Key 2: Empower Your Team To Take Ownership
You can’t be the only one in your organization keeping the theme and goals aligned. That’s too big of a job for a single person. You need your entire team to be proactively on board.
It’s crucial to empower individual groups to look at every goal, process or element of a roadmap in an introspective way. They should be able to ask themselves if each element really contributes to achieving the overall objective, and have enough personal authority to come to you or their manager if it doesn’t.
Foster this agility in your teams and encourage them to course-correct as they go. Because if they don’t, you’ll face many more roadblocks to achieving your goals.
For example, say you set a theme of improving overall customer experience with the high-level goal of having a top-five SaaS product in finance software. Then you define particular objectives to improve aspects of your user experience, followed by particular initiatives that contribute to achieving those objectives.
In that chain of information and planning, there’s a transfer of high-ambiguity goals into low-ambiguity activities meant to contribute to achieving those goals. But that transfer is also where you can create assumptions, going from high-level certainty to uncertainty.
It’s crucial then that every person on your team, from high to low level, takes ownership over their projects and how they align with the overall goals. The certainty developed at the high-level themes needs to trickle all the way down to the concrete steps individual teams take.
Establishing a culture of ownership empowers your employees to constantly question and investigate whether there’s a better, more aligned way to do their jobs. And that will help your organization achieve its overall goals.
Key 3: Make It Measurable
An integral part of staying on track toward your overall goals and aligning your product development strategy is being able to accurately measure your progress.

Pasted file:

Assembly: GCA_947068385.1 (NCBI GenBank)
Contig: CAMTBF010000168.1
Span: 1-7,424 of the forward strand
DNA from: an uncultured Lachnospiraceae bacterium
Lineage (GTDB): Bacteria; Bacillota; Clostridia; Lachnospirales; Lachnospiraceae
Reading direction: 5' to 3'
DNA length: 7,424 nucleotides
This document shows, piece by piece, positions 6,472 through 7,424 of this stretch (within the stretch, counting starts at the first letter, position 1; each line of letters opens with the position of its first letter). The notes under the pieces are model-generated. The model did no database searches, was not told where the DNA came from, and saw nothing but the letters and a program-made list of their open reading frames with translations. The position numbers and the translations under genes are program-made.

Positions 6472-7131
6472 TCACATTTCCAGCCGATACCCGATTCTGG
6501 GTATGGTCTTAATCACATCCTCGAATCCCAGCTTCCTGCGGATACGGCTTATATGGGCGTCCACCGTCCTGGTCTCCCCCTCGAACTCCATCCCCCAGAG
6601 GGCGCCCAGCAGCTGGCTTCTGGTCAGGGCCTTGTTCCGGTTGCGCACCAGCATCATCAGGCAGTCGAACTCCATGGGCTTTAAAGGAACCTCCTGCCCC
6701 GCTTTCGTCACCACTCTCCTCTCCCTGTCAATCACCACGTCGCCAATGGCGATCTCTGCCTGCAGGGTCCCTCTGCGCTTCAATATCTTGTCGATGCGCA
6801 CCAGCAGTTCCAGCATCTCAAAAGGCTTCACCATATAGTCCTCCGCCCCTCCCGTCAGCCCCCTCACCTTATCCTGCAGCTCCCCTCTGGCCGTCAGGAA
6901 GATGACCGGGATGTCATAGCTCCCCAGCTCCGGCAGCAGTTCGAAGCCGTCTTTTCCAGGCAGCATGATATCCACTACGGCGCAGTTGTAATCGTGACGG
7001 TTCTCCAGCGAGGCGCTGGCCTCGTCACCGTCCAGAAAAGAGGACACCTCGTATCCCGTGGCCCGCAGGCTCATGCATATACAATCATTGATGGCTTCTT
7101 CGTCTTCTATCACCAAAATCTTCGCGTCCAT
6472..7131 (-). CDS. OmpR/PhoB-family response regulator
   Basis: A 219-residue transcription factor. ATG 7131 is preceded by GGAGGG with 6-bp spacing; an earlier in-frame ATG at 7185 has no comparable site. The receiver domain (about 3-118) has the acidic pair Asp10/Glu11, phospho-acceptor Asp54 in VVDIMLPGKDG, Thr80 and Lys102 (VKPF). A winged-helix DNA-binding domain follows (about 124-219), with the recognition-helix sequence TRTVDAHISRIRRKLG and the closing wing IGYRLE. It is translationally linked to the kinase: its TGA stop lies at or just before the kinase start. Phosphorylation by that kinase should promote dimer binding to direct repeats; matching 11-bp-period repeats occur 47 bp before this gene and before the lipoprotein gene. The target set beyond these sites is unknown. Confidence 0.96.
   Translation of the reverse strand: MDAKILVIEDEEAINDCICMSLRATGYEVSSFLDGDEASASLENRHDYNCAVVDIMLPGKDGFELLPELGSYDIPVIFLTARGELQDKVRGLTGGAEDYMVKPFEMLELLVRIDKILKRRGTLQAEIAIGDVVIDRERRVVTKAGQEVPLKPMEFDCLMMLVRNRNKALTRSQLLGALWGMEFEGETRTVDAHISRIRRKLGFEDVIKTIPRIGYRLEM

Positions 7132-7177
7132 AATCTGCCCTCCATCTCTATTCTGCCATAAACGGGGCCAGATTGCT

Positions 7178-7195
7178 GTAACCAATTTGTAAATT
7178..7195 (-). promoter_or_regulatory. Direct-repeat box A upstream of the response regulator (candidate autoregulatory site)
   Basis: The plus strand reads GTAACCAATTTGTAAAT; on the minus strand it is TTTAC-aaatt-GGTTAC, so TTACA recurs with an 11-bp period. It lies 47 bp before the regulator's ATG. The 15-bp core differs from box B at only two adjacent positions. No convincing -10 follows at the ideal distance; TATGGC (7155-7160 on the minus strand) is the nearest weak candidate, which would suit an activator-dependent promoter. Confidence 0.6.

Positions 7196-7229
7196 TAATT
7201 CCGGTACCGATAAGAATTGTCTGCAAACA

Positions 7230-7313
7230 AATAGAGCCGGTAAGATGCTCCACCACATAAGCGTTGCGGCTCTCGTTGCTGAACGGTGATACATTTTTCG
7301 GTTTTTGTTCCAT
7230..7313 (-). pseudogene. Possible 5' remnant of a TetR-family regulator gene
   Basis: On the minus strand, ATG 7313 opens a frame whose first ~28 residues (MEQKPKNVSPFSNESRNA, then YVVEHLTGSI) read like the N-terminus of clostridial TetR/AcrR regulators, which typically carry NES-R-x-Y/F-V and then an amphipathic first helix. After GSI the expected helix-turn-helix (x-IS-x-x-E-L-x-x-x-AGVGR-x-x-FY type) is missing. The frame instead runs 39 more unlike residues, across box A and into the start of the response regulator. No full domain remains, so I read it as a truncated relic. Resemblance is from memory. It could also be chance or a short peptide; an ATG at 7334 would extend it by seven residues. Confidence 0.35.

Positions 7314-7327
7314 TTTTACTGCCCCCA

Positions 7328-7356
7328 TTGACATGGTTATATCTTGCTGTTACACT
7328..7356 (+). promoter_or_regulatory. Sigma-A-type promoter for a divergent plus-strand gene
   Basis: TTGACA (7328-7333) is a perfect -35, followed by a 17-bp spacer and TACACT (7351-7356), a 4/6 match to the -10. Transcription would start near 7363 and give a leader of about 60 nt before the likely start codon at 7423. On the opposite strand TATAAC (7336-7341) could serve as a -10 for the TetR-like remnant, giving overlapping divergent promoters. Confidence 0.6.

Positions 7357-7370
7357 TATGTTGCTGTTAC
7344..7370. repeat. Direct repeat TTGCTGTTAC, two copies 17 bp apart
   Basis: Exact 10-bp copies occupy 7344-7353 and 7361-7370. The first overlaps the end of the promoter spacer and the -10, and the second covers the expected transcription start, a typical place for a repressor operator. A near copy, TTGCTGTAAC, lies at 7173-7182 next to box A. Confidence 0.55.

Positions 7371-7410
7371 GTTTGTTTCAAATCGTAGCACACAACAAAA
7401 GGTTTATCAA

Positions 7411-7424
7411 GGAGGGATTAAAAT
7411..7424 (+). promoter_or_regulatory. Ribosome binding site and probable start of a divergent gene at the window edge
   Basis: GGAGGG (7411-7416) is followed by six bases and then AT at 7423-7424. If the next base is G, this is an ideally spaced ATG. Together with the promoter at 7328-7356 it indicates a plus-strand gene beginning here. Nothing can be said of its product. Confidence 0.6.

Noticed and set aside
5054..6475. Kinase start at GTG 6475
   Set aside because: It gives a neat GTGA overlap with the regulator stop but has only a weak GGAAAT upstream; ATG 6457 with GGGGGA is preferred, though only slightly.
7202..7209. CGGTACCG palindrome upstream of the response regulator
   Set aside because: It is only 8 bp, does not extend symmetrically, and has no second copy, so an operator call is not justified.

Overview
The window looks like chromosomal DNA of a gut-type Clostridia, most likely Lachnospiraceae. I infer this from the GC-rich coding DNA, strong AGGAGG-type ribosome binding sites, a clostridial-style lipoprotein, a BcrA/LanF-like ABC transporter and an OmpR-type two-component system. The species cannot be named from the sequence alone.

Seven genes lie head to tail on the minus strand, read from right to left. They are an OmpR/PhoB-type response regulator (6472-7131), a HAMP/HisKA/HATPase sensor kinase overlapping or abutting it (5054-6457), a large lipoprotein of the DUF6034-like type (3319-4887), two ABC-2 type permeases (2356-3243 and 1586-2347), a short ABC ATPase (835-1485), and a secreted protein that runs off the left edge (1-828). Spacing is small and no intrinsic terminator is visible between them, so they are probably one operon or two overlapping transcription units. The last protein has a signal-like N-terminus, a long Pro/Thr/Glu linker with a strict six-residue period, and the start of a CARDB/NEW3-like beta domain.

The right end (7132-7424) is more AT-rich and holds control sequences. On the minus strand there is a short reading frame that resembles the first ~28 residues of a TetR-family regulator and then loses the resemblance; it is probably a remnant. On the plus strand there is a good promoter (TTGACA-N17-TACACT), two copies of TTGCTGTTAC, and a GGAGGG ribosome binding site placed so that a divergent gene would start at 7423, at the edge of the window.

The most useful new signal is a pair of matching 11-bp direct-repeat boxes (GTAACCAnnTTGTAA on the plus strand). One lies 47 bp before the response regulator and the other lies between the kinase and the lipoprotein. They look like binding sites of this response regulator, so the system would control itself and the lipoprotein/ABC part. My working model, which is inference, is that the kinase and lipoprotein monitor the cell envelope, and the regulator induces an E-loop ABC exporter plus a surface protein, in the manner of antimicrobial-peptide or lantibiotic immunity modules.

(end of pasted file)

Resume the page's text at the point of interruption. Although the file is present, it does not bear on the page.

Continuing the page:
Leaders need to establish a framework that lets their teams know if they’re winning or losing, independent of opinion. You do this by having an independent arbiter of situations to measure progress.
When an objective, independent party reports progress, no one’s opinion is involved — not yours or the relevant team’s. This gives you confidence in the accuracy of the reports, and the team has confidence in the objective evaluation of their work according to clear measurements.
Make sure to set this framework up in a way that doesn’t limit the flexibility and self-governance that you established with Key #2. Teams still need to be able to adjust their approach as they go along.
For example, say you want to improve conversions on a particular channel. From the moment you set that goal, you should establish a way to measure those conversions outside of the marketing department. Make sure everyone understands the method and agrees upon it ahead of time.
Maybe you use an analytics team, or an automated system. The point is that the measurement is free of emotion and free of dependent reporting, and progress is measured objectively and accurately.
With objective reporting, teams can track their progress and accurately measure how close they are to achieving goals without worrying about reporting figures to leadership. Everyone understands the goal, their contributions to achieving it, and where they stand at any given moment.
Take the Time to Align Your Company
Aligning your product development strategy with your business goals is crucial for long-term success. Taking the time to do so will save you so many hours and resources typically lost to miscommunications and misalignments.
You can align your team by communicating transparent, structured goals, creating a culture of ownership, and setting up a neutral framework to track progress. And in doing so, you’ll help your organization to reach your goals faster and more efficiently than you thought possible.